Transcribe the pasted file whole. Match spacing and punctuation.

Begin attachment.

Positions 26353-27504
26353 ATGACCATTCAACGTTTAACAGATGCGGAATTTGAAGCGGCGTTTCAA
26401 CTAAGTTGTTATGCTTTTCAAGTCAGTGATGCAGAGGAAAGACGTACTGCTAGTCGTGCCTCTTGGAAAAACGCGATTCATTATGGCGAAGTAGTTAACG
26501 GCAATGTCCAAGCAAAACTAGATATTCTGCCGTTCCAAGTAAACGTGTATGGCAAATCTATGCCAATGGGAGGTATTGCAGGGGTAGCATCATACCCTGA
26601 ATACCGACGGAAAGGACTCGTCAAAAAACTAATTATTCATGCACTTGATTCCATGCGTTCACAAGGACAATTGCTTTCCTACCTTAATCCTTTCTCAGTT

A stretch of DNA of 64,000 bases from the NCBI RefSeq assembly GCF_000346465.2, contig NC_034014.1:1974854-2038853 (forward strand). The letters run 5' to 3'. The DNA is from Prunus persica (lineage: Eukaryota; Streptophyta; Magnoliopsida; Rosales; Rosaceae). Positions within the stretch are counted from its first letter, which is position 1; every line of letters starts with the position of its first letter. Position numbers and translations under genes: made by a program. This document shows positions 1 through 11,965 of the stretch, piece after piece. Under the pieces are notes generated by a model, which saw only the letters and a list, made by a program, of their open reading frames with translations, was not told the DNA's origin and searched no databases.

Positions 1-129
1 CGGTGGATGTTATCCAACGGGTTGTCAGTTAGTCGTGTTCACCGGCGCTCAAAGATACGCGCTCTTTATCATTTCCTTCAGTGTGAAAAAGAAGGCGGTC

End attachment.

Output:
Positions 26353-27504
26353 ATGACCATTCAACGTTTAACAGATGCGGAATTTGAAGCGGCGTTTCAA
26401 CTAAGTTGTTATGCTTTTCAAGTCAGTGATGCAGAGGAAAGACGTACTGCTAGTCGTGCCTCTTGGAAAAACGCGATTCATTATGGCGAAGTAGTTAACG
26501 GCAATGTCCAAGCAAAACTAGATATTCTGCCGTTCCAAGTAAACGTGTATGGCAAATCTATGCCAATGGGAGGTATTGCAGGGGTAGCATCATACCCTGA
26601 ATACCGACGGAAAGGACTCGTCAAAAAACTAATTATTCATGCACTTGATTCCATGCGTTCACAAGGACAATTGCTTTCCTACCTTAATCCTTTCTCAGTT

A stretch of DNA of 64,000 bases from the NCBI RefSeq assembly GCF_000346465.2, contig NC_034014.1:1974854-2038853 (forward strand). The letters run 5' to 3'. The DNA is from Prunus persica (lineage: Eukaryota; Streptophyta; Magnoliopsida; Rosales; Rosaceae). Positions within the stretch are counted from its first letter, which is position 1; every line of letters starts with the position of its first letter. Position numbers and translations under genes: made by a program. This document shows positions 1 through 11,965 of the stretch, piece after piece. Under the pieces are notes generated by a model, which saw only the letters and a list, made by a program, of their open reading frames with translations, was not told the DNA's origin and searched no databases.

Positions 1-129
1 CGGTGGATGTTATCCAACGGGTTGTCAGTTAGTCGTGTTCACCGGCGCTCAAAGATACGCGCTCTTTATCATTTCCTTCAGTGTGAAAAAGAAGGCGGTC